Headlines involving the finances of huge corporations such as Google, Facebook and Amazon will always attract interest and Google’s latest tax bill is no exception. It also opens up a wider conversation of the taxation of digital firms.
The tech giant’s annual accounts reveal that on UK profits of £202.4m, the company will pay corporation taxes of £49.3m. An increase of nearly £13m from last year’s £36.4m bill makes it Google’s highest UK tax figure to date.
Although Google’s European operation finds its headquarters in Dublin, where corporation taxes are lower, it pays a substantial administration fee for Google UK to operate as a sales and marketing arm in Britain. The total value of Google’s UK sales reach upwards of £5.7bn a year, however it only makes a profit on a small percentage of that figure. This is because the majority of the business’s intellectual value lies in Software Engineering which takes place in America, where Google pays the bulk of its taxes.
According to their most recent accounts, Google employs 3,280 people in the UK and both the government and the European Union are looking at ways to increase the amount of tax that Google and other international digital firms pay. A Commission proposal confirmed by the Treasury Minister, Mel Stride, as ‘the government’s preferred option’ has suggested that a new tax on the revenues of digital giants should be levied. This would raise up to £4bn across the EU, in theory a substantial portion of that could make its way to Britain, where some of the highest usage rates of these digital companies lie.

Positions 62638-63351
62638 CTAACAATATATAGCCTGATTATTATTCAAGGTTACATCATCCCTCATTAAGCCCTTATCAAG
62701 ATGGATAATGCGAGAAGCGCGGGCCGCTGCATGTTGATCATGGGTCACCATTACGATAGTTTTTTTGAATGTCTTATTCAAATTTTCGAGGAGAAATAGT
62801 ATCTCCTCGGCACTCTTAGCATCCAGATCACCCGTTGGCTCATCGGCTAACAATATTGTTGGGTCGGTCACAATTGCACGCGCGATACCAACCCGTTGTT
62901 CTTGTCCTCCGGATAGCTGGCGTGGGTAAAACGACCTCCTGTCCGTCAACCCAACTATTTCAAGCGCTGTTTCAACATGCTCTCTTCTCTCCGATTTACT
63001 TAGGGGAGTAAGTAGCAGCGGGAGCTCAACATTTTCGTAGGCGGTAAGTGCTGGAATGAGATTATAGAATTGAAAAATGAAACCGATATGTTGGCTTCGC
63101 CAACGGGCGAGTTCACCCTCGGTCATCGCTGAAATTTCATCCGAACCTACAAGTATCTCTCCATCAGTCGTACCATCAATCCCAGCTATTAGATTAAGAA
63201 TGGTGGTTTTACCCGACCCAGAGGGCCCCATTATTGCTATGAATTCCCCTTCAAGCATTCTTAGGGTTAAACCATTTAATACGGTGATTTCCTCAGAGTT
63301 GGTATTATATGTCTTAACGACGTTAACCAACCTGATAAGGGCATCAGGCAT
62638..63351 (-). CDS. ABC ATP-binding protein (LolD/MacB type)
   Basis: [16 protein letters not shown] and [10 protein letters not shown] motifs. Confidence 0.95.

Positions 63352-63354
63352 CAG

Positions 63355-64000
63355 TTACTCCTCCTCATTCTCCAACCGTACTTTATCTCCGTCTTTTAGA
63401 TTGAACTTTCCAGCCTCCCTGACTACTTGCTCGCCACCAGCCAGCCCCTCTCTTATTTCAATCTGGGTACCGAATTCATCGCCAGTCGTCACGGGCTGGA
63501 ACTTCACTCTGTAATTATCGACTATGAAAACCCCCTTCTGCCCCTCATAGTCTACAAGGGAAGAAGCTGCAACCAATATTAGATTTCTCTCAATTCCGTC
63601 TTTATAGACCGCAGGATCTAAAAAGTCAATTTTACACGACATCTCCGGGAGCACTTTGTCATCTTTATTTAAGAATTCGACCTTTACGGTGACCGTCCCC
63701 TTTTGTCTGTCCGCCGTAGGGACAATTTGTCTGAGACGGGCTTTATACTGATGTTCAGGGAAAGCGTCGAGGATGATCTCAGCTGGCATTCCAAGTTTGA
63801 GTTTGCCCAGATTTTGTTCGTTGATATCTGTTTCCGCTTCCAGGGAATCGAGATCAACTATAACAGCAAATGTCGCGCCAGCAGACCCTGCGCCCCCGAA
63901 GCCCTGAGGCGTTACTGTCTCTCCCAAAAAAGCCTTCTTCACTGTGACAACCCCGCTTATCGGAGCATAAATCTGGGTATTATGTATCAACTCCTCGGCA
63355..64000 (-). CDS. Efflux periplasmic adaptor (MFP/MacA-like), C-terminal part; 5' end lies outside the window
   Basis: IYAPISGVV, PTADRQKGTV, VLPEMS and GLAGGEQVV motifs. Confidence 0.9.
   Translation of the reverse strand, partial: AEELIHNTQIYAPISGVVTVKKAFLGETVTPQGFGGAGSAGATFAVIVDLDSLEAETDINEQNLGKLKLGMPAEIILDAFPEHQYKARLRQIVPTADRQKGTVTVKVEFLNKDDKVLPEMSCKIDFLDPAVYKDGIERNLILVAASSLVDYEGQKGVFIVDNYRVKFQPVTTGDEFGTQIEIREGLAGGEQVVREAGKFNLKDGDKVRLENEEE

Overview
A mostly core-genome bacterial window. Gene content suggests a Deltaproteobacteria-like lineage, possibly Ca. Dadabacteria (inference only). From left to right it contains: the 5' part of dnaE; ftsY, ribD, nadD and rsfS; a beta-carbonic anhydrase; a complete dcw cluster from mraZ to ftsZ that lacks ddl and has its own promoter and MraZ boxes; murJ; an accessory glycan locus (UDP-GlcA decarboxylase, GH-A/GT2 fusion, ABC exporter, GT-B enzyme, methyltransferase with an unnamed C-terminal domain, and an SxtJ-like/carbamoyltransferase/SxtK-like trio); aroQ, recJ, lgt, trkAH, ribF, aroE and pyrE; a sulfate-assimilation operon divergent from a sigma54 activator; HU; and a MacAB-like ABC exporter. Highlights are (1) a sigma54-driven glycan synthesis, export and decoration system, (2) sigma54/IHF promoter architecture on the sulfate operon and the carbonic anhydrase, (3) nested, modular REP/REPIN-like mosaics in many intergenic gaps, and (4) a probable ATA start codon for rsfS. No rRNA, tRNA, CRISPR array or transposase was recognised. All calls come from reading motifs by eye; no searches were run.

Dan Neidle, partner at Clifford Chance, suggests that the introduction of such a revenue tax would help the government get around ‘the thorny problem that many internet companies make little profits [or alternatively] huge losses’ despite their high revenues. He also warns that it may cause some technology companies to react by restructuring to ensure that they pay more tax in the US – with the result of less tax being paid overall in the UK.
“If you want to be kind,” he commented, “this is a proposal intended to discourage the use of tax havens but which won’t raise much UK tax. If you want to be less kind, it’s a proposal that looks like it’s taxing digital businesses, but isn’t really.”
Sanjay Mehta, partner at Katten Muchin Rosenman, said, “If this new approach were to be implemented so that revenues were taxed rather than profit, it could dramatically increase the UK’s taxing base in the tech sector. However, it would position the UK as an outlier in terms of international taxing standards.”
Several companies have raised concerns about ‘double taxation’, i.e. taxes being charged in different countries for the same activity. Pierre Moscovici of the European Commission has said that he wants to see an EU Agreement on the new tax ‘by the end of the year’ but some consider this over-ambitious, given that countries such as Ireland are opposing the move. Even so, the UK’s policy could be announced in the Budget in the autumn.